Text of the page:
Immuno-oncology has transformed the way cancer is treated today and has significantly improved patient outcomes. Yet, the complexities of the cancer environment and how the immune system could interact with the cancerous cells are still poorly understood. Heterogeneous responsivity to treatment is common, and a shift towards personalized treatments is necessary. The development of reliable biomarkers and novel immunotherapies has proven challenging. Proteomics offers an innovative approach to capture the tumor microenvironment and host immune response at the molecular level.
The PRINCE trial investigates the addition of immunotherapy (PD-1 inhibitor and/or CD40 agonist) to standard chemotherapy for the treatment of metastatic pancreatic cancer patients. The resulting clinical data from this phase II study were compared to historical results from patients treated with standard-of-care chemotherapy only. The combination of chemotherapy and nivolumab significantly improved overall survival compared to historical data. The proteomics analysis, carried out by Biognosys, revealed protein signatures in blood associated with treatment outcomes, which may be used as predictive and/or prognostic biomarkers. The study also found that treatment with a CD40 agonist and chemotherapy activates dendritic and B cells in pancreatic cancer patients, key components of the immune response in leading to antitumor immunity. These data demonstrate minimally invasive biomarker approaches, such as proteomics in blood, may provide valuable information about a patient’s ability to respond to different immunotherapy treatments.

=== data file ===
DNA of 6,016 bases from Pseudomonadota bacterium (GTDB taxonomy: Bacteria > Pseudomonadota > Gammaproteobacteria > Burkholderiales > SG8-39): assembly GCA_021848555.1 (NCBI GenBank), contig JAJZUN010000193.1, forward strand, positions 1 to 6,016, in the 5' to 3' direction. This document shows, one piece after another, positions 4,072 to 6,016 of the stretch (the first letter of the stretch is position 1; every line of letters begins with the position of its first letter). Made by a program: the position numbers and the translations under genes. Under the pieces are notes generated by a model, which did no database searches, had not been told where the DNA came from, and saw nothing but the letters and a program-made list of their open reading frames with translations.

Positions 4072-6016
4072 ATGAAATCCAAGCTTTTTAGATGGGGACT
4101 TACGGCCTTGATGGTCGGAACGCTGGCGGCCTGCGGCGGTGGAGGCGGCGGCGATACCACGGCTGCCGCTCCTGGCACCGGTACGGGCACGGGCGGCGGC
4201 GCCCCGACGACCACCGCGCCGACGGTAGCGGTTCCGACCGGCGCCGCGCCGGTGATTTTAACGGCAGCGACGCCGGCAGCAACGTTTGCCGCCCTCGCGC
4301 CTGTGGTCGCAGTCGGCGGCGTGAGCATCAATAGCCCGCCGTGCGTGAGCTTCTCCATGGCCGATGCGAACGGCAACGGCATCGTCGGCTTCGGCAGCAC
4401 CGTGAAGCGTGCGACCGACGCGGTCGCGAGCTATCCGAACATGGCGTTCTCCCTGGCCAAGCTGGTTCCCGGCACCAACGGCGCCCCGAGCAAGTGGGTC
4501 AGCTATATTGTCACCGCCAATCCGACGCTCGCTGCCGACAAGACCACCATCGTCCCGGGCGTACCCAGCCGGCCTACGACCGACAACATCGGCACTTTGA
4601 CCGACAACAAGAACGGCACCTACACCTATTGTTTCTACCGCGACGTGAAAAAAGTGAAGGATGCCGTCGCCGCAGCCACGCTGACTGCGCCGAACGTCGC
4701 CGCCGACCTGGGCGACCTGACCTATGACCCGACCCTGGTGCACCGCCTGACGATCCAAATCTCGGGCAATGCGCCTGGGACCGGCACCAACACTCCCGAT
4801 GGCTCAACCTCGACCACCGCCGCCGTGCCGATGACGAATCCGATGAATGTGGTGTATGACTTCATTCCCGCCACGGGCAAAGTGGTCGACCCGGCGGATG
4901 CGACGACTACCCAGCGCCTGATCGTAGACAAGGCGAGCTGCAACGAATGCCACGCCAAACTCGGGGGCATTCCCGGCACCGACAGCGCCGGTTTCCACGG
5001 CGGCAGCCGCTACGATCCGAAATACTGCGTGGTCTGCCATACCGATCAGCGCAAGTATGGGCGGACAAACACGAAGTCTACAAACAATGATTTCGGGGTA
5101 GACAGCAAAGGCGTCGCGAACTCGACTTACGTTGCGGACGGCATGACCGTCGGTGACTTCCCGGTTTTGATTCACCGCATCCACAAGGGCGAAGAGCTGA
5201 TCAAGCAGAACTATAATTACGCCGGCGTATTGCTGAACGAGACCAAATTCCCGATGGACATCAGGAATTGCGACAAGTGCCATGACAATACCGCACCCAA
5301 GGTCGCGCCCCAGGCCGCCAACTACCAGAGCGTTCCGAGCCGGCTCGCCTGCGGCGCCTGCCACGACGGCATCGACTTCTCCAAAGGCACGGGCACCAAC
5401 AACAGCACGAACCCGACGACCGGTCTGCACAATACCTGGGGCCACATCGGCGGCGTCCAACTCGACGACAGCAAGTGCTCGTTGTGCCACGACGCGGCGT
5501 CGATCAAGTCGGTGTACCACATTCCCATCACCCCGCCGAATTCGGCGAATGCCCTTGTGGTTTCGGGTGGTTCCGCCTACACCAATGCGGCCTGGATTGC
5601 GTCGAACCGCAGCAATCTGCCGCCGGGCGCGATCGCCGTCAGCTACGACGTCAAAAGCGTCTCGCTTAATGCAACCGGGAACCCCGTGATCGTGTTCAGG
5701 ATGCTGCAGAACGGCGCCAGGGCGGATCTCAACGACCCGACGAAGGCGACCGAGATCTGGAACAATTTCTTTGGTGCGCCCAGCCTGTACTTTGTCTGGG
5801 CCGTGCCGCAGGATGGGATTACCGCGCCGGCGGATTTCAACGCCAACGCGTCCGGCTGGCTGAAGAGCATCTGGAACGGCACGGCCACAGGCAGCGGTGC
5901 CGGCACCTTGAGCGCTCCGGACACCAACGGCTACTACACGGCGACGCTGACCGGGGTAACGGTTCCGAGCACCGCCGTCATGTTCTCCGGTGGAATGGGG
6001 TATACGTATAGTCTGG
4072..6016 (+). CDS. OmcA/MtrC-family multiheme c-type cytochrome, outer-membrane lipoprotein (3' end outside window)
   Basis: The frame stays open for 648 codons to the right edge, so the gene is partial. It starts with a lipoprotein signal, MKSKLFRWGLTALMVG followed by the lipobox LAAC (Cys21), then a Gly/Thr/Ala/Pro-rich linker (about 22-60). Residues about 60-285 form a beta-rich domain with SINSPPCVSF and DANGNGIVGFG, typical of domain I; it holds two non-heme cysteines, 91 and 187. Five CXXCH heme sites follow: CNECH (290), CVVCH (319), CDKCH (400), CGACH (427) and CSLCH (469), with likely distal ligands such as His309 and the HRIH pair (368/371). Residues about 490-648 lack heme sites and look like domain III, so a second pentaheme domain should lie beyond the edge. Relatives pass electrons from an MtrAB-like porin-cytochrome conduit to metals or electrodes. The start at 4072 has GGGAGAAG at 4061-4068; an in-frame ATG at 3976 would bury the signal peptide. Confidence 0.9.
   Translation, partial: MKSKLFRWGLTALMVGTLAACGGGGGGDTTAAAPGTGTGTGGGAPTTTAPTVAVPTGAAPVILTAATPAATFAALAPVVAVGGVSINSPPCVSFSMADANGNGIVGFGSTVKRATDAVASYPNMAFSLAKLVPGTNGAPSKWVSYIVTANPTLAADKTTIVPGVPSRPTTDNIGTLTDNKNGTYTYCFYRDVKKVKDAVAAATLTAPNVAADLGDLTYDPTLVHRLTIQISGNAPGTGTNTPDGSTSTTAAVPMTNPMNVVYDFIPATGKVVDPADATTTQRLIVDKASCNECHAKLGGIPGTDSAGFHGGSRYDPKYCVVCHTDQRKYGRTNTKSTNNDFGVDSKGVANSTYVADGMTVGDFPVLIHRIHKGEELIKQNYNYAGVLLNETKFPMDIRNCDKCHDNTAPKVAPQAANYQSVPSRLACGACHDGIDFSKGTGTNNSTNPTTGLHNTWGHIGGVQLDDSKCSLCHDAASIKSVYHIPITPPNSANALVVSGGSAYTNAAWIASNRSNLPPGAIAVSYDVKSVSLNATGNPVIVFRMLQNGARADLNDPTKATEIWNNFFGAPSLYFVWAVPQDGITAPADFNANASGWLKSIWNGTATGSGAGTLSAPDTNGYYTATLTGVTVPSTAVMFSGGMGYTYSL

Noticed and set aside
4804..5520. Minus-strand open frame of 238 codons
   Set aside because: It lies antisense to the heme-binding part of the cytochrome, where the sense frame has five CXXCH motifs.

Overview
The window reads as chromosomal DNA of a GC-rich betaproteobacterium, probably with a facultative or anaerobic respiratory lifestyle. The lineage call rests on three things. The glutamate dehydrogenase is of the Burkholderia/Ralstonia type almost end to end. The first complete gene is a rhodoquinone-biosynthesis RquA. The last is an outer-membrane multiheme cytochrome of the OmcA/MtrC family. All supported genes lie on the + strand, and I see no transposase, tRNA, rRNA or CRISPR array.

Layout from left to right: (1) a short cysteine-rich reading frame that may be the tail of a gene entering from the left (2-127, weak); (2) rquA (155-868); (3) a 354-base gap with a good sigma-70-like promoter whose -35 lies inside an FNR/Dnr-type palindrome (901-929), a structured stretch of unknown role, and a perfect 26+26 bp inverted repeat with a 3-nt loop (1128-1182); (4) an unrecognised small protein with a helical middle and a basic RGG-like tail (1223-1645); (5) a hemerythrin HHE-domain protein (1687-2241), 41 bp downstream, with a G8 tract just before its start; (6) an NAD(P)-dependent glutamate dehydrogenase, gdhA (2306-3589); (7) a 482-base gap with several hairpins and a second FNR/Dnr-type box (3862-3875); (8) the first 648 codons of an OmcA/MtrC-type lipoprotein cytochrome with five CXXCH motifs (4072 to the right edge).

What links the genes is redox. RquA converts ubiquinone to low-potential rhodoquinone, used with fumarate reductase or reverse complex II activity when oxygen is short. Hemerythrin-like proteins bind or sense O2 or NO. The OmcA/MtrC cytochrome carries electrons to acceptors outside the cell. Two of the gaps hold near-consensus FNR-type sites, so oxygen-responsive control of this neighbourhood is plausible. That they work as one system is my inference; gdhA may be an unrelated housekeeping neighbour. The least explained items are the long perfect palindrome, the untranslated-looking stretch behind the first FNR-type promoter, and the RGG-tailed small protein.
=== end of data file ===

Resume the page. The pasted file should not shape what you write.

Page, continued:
Theresa LaVallee, PhD, joined the Parker Institute for Cancer Immunotherapy in 2017 and is VP of translational medicine and regulatory affairs. She has more than 25 years of research and industry experience, with broad drug discovery and development knowledge. Dr. LaVallee has profound expertise in translational medicine that enables science-driven development decisions and implements effective use of biomarker assays in clinical studies. She is the author or co-author of more than 50 publications and abstracts with a focus on translational medicine approaches in clinical development. She received her doctoral degree in microbiology and molecular genetics from the University of California, Los Angeles, and her bachelor’s degree in biochemistry and molecular biology from the University of California, Santa Barbara. Dr. LaVallee completed her postdoctoral research at the American Red Cross Holland Laboratory.
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